So, I was sitting up at 2am today, thinking (because that’s the hour of the day that my creative juices start to flow apparently). Before I had gone to bed last night, I was listening to a podcast by The Minimalists and they were taking about dealing with “Unpleasant” things.
I guess I should back up the boat a little and explain just who/what The Minimalists are. Basically there were these two 20-something year old guys, that one day just had enough of their six figure, corporate job, rat race lives. One of them, Joshua Millburn, had been faced with some of life’s more horrible un-pleasantries, by loosing his mother to cancer and his wife to divorce, all in one week. So after life had given him the big F-you he decided to change how he lived his life by learning about Minimalism. He soon realized that there was no amount of “stuff” that could ever make him (or really anyone) happy. So it didn’t matter how much money he made, if all he was going to do with it was buy more stuff and in his case, get further into debt for that stuff (go figure right? Making 6 figures and still in debt). After downsizing literally everything in his life, including his job, home, wardrobe, use of technology, and then some, he truly realized that he could be happy with less. His friend and former co-worker, Ryan Nicodemus, noticed in no time that Joshua just seemed happier. He asked Joshua what his secret was and after explaining Minimalism to Ryan, he too started to downsize his life. Unlike Joshua, Ryan’s universe already forced him out of his job when he was downsized from the same job that Joshua willing left months prior. So with life’s little push; so forms the Minimalists. Now over the past 6 years they have created a website, gone on tour, wrote books and done podcasts all about Minimalism and the joy of living with less.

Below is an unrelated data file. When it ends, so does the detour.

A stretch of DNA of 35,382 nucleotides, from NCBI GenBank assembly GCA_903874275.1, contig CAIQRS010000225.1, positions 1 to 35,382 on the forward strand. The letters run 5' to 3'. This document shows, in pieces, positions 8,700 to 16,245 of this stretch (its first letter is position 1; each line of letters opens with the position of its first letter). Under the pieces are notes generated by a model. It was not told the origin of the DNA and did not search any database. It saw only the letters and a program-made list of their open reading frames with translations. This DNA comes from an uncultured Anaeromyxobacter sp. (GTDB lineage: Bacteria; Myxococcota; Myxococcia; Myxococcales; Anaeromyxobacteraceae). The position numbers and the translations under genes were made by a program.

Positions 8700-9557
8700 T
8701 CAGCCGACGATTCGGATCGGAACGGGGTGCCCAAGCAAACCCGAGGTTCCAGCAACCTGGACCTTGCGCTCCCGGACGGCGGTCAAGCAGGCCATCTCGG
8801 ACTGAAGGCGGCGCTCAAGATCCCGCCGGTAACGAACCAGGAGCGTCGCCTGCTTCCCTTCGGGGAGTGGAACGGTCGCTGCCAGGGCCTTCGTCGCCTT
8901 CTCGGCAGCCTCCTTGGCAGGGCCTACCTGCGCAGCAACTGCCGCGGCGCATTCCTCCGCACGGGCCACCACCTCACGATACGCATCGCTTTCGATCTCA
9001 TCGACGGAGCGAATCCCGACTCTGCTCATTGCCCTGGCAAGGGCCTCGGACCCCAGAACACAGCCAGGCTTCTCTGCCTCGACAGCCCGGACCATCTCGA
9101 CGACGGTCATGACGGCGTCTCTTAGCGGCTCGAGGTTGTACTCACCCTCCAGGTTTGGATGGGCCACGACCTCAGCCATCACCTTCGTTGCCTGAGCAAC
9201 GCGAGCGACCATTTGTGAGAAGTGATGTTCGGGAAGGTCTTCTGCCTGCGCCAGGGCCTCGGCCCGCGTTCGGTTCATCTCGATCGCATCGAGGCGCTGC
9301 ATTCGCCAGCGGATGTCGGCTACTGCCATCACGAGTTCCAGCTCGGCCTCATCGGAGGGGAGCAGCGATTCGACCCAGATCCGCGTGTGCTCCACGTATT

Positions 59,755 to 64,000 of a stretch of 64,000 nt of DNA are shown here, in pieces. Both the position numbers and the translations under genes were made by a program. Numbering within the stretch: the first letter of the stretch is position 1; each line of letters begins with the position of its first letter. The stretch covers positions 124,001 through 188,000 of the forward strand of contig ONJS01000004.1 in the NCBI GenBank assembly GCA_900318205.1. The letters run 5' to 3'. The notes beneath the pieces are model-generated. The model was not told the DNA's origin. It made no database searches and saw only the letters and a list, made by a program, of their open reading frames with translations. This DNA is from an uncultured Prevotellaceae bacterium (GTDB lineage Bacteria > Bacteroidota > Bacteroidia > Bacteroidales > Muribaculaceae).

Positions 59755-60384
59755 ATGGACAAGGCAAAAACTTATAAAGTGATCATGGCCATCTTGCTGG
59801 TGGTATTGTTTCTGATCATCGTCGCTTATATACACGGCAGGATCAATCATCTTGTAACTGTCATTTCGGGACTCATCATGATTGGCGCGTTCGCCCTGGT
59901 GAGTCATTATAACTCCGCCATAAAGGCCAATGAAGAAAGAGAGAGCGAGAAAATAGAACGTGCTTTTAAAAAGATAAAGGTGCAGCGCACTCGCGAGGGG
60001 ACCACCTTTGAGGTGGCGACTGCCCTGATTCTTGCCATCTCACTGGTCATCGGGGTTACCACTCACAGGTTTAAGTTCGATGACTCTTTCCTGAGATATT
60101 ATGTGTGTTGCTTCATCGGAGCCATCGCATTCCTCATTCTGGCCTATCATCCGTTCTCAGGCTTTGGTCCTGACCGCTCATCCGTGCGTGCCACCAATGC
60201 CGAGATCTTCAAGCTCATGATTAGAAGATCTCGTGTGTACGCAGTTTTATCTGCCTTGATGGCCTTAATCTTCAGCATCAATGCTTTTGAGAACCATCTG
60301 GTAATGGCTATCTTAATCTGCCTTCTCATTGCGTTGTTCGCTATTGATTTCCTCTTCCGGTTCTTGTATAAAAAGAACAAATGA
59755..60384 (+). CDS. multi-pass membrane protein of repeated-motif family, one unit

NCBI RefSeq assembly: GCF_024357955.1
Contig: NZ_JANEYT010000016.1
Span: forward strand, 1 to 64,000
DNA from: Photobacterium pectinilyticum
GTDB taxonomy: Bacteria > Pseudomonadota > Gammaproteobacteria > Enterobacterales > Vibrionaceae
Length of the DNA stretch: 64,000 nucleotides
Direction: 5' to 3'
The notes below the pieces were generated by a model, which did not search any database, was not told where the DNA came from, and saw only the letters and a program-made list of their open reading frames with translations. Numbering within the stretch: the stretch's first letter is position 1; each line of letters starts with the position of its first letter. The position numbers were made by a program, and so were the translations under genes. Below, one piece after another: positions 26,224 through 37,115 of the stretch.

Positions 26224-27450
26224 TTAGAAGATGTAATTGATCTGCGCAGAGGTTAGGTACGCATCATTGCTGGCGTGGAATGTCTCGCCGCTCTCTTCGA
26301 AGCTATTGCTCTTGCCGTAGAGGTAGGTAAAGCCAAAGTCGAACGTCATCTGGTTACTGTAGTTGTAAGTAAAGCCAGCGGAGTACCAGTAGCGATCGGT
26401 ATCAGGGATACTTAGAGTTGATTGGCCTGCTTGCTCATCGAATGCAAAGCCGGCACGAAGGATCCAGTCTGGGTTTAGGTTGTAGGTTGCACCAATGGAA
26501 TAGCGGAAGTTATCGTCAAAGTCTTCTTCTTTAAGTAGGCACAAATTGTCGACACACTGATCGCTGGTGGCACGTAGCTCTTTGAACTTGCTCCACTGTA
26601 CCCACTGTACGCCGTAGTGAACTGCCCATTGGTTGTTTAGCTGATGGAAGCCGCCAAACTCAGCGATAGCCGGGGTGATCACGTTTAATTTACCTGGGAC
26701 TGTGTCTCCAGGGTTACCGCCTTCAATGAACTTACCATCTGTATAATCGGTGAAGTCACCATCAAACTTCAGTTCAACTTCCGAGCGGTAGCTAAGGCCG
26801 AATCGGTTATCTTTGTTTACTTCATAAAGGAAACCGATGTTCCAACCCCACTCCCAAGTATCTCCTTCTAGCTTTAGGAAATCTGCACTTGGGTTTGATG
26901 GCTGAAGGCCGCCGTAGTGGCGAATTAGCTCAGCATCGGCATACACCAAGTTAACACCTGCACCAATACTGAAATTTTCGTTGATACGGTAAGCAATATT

Now back to what I was doing/thinking at 2am this morning. I was actually petting my 13-year-old cat, Sammi, that for sometime now insist on sleeping right next to my pillow and purr-furs to have some part of her body pressed up against mine. She was pretty happy to be getting some loving from me when she very well knew I should be fast asleep. I got to thinking about her life (a well taken care of house cat) and Minimalism.